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  • Alternative rentals, or "Alts", refer to travel trailers, yurts, domes, recreational cabins, recreational vehicles, A-frame tents and more that are rented out to visitors for overnight stays.

  • The Alts we’re advocating for are small, locally owned,host occupied, and well-managed.

  • Some people consider big commercial glamping operations such as Autocamp and the proposed Flamingo 640 project Alt rentals.  This is not correct and we are in no way advocating for them.  You can support small, locally owned Alts, while being against these big commercial projects.

  • Alt rentals are not new and have been in this area for as long as there have been Short Term Rentals. Alts are a big part of what makes visiting this area special.

  • For as long as there have been Short Term Rentals in this area, there have also been Alt rentals.  From the beginning permits were not available for either type of rental.  Alt rental hosts have been asking the County for an appropriate permitting process for years and when the STR ordinance went into place, the county said that a separate ordinance would be written for Alt rentals.  Many local residents have invested time and money based on this information. 

  • Small, locally owned and hosted Alts address the concerns many residents have with STRs.  They are safe, sanitary and quiet.

What’s going on?

  • In February 2022, the County introduced a Special Use Permit (SUP) for Alts with very specific criteria. In order to get a SUP the Alt had to be on 5+ acres, be owner-occupied, have proper sanitation, a plan for trash and designated parking.  A code enforcement inspection was required.  At this time, the County reiterated their commitment in writing to amend the development code to better define and manage Alts.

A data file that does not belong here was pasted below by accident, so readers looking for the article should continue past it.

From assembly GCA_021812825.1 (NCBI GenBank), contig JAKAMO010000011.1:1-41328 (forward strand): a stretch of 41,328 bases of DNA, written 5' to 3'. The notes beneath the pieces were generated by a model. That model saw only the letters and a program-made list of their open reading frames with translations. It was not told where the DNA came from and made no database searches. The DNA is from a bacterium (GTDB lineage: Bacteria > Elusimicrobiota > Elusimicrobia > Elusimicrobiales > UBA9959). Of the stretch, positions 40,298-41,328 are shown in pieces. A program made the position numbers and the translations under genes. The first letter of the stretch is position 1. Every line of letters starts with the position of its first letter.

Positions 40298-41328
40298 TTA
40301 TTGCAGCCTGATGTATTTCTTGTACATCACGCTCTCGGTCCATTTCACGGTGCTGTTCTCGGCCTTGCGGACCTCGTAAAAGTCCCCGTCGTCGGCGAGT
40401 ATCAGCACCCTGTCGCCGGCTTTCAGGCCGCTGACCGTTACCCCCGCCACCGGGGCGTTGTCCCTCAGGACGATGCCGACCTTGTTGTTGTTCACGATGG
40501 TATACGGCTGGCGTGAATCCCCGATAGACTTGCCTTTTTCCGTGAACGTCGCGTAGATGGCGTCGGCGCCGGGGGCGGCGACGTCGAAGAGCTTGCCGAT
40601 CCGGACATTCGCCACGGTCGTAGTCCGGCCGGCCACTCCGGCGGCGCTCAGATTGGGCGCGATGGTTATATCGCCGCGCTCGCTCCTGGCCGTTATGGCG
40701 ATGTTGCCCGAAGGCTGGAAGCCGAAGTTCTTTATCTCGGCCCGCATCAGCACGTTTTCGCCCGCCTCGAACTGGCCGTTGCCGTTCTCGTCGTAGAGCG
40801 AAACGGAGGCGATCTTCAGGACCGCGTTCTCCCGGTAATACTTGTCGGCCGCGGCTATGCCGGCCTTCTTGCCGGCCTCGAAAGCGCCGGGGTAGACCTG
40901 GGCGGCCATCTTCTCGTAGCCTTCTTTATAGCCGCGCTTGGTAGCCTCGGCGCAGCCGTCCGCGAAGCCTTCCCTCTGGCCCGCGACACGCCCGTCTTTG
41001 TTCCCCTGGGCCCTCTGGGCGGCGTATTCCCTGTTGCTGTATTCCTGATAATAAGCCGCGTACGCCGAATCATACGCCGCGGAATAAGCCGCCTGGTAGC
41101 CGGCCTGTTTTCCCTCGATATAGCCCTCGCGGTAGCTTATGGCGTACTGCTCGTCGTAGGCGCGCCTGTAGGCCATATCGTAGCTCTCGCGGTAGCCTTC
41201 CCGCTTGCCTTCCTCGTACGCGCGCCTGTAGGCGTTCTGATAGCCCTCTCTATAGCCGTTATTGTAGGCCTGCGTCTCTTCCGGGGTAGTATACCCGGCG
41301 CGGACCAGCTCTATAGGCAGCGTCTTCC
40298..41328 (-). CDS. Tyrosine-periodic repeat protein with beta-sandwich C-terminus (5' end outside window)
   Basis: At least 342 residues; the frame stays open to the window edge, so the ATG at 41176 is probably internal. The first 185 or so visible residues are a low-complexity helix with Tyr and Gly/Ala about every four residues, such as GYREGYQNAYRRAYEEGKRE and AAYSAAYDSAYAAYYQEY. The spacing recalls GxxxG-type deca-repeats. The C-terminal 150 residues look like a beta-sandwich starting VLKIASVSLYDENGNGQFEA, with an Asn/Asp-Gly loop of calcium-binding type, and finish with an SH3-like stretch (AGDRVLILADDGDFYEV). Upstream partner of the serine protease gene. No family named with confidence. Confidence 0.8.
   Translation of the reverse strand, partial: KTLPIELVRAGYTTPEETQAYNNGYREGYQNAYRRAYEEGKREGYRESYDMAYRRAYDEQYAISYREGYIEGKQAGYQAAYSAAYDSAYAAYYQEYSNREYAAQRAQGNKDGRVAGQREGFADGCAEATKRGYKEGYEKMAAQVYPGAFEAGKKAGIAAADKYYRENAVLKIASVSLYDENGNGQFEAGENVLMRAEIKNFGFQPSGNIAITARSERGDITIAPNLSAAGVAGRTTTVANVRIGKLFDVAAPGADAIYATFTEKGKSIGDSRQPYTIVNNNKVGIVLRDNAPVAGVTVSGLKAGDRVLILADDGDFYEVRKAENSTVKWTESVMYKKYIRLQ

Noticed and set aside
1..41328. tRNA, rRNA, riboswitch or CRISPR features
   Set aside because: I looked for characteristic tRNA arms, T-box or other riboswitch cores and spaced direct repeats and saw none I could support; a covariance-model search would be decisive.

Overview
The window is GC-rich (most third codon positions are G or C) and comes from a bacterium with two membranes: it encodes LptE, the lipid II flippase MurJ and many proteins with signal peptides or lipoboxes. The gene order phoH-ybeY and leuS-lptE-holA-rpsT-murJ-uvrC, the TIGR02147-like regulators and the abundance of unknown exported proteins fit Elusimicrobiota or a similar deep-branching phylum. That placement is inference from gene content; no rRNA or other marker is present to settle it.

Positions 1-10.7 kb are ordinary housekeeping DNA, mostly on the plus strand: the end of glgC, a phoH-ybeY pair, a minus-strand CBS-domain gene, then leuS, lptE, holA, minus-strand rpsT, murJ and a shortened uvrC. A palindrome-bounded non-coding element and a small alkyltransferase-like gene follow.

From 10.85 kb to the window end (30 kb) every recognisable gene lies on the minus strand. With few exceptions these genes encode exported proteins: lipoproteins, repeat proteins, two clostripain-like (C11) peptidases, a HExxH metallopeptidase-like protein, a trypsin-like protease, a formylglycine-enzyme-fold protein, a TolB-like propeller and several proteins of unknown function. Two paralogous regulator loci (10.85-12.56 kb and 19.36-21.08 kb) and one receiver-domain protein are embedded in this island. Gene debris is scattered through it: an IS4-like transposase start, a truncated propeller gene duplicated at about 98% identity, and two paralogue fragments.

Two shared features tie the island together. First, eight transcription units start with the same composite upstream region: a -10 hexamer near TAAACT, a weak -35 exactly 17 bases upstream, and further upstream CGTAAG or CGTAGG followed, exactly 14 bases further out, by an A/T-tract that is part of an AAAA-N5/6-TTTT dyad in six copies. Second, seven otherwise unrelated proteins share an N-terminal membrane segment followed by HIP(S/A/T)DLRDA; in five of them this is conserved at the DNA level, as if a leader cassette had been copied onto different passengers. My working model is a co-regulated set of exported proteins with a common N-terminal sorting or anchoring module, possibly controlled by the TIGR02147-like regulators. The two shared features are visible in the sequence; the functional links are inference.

• In March 2022, the SUP program for “Alts” was put on hold without any warning or explanation. Fewer than 5 residents were able to secure a one-year permit. The future of this permit is in question.

  • In late April 2022, in an opinion piece in the Desert Star, Supervisor Dawn Rowe announced a No tolerance policy and asked neighbors to report on their neighbors. 

What are the current permitting options?

  • Special use permit (SUP): The SUP that was released in February was a promising start, but the program was put “on hold” only a few weeks after it was introduced. Only 3 or 4 people were able to obtain these during that time. Furthermore, these permits are only valid for one year. There hasn’t been any communication from the County about the future of this permit.

    The county says there’s a path forward through the CUP but tens of thousands of dollars is not viable for small local hosts.

  • Conditional use permit (CUP): The CUP process requires a non-refundable application fee of more than $14,000 just to get started, in addition to other costs for environmental studies, cultural studies, potential drainage studies, multiple public hearings, CEQA requirements, and more. The typical approval process takes at least nine months and costs $35,000 and more.

What we’re proposing:

  • We share one goal: create a reasonable permitting pathway and clear rules to better manage overnight stays in Alt rentals.

  • We are asking the County to support local residents by reopening the SUP program for locally owned alt rentals. 

  • We welcome community input and seek community meetings to discuss how Alts fit into the community.

Want to show your support? 
Click here to send a comment to the County.

Image by Wei Zeng

What are Alts?

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